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Title: Does Paid Vacation Leave Predict Depression in Working Americans?: A National Longitudinal Analysis
Resulting in 1 citation.
1. Kim, Daniel
Does Paid Vacation Leave Predict Depression in Working Americans?: A National Longitudinal Analysis
European Journal of Public Health 27, suppl_3 (November 2017): DOI: 10.1093/eurpub/ckx187.453.
Also: https://academic.oup.com/eurpub/article/27/suppl_3/ckx187.453/4556419
Cohort(s): NLSY79
Publisher: Oxford University Press
Keyword(s): Benefits, Fringe; Depression (see also CESD); Gender Differences; Health, Mental; Leisure; Well-Being

Permission to reprint the abstract has not been received from the publisher.

Methods: Data were drawn from the National Longitudinal Survey of Youth 1979, a longitudinal study of 12,686 men and women aged 14–21 years when first surveyed in 1979, and aged 45-52 years in 2010. Multivariate logistic regression models were used to estimate the impact of the number of annual paid vacation leave days measured at age 40 on depression measured using the validated 7-item CES-D scale at age 50, for 3,380 individuals working 30-90 hours/week and reporting no unemployment over the past 2 years. Models were adjusted for demographic and socioeconomic factors, physical health, and weekly hours, and controlled for individual fixed effects to reduce bias.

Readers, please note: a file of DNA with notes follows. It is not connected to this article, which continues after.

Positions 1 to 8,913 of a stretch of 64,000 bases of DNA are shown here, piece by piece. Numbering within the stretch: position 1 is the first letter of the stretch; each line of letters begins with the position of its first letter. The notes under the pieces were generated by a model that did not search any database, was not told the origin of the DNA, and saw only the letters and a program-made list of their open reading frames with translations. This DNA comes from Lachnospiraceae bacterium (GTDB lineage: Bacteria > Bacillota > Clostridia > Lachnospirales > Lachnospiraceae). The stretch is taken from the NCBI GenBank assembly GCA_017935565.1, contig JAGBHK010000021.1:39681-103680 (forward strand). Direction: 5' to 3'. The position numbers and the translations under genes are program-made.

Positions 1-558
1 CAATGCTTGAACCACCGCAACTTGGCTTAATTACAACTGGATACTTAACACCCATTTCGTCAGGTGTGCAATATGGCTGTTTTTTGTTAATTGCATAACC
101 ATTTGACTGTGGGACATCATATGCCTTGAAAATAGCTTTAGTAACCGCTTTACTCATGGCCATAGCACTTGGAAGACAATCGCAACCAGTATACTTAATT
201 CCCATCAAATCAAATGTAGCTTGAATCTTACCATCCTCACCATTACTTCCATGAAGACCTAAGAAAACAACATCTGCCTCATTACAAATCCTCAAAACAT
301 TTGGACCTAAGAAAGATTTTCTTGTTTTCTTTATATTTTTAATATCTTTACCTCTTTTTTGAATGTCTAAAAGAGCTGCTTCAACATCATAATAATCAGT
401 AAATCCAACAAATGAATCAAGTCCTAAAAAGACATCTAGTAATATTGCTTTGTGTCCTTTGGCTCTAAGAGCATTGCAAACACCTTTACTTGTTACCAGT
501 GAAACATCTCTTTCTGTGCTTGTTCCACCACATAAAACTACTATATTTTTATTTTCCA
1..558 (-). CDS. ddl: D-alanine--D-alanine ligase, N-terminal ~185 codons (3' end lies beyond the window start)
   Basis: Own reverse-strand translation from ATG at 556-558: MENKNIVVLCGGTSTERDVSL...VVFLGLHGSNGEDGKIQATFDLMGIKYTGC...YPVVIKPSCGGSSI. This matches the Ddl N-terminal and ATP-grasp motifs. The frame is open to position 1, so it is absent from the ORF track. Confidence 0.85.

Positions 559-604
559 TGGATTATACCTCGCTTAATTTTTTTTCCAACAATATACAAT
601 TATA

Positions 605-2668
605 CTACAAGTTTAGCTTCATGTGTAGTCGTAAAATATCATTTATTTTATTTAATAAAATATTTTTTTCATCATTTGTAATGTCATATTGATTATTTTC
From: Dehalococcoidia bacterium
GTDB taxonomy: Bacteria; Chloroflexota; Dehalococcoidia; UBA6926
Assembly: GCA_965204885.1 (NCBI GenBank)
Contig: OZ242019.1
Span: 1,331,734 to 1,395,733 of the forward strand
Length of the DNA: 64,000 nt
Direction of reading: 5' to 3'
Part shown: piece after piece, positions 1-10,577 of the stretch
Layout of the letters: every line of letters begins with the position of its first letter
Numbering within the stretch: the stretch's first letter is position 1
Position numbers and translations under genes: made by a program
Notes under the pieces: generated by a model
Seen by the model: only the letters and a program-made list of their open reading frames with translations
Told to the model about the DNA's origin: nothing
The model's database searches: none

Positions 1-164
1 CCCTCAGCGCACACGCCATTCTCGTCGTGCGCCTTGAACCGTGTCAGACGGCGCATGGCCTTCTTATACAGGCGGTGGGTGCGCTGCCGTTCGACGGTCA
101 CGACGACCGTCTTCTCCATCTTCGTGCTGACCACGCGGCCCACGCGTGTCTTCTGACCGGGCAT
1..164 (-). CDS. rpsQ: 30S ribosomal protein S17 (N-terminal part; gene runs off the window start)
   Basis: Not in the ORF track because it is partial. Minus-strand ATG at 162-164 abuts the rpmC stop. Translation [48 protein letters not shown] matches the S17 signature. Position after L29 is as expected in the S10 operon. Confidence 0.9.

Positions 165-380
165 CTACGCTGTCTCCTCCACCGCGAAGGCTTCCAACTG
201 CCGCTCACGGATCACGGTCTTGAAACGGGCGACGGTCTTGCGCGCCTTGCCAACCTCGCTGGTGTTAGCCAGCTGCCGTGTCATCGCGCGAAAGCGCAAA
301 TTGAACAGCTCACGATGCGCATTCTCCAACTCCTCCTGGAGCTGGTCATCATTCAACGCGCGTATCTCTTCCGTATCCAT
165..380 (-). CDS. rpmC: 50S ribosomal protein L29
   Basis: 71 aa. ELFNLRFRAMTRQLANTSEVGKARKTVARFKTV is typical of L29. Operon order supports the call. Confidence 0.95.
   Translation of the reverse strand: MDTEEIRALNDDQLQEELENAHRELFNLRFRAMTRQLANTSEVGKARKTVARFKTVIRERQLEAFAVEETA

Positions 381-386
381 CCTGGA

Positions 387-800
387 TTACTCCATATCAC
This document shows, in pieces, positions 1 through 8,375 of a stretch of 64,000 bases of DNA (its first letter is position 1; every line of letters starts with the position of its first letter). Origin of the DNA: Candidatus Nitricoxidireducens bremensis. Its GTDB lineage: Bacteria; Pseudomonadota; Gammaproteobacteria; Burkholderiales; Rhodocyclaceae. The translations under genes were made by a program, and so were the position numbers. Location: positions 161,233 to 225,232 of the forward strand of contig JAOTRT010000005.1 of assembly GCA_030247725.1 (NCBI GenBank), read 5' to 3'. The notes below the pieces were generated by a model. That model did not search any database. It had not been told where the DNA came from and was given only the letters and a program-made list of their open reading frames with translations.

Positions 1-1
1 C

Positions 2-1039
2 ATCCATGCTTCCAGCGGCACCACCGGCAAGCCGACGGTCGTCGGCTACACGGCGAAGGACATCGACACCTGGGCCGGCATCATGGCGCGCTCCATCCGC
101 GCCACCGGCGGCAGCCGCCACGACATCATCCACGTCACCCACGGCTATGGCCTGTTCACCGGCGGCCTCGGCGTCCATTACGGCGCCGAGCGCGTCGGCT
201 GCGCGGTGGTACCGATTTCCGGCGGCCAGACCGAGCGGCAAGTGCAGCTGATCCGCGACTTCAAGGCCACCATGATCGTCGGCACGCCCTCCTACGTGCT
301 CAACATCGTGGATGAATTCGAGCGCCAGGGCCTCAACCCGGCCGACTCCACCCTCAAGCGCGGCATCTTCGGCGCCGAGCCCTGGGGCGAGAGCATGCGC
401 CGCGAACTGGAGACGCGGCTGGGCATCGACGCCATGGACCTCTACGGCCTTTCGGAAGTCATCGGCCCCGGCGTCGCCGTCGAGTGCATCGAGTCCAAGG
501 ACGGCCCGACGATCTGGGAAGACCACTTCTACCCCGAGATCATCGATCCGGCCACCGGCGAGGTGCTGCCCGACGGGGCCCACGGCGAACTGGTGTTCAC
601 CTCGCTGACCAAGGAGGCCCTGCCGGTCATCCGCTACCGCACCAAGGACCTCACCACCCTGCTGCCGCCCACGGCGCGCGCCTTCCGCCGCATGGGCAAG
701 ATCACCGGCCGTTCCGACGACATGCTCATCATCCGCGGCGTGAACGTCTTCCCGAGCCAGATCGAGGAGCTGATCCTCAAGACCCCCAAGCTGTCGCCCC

Results: Each 10 additional days of paid vacation leave predicted a 29% lower odds of depression in women (OR = 0.71; p = 0.01), while there was no association in men (OR = 1.07; p = 0.58; p for interaction = 0.02). A weaker association in Black vs. non-Hispanic White women was observed (p for interaction = 0.04). These findings were robust in sensitivity analyses that included extending the sample to those unemployed for up to 10 weeks over the previous 2 years.

Bibliography Citation
Kim, Daniel. "Does Paid Vacation Leave Predict Depression in Working Americans?: A National Longitudinal Analysis." European Journal of Public Health 27, suppl_3 (November 2017): DOI: 10.1093/eurpub/ckx187.453.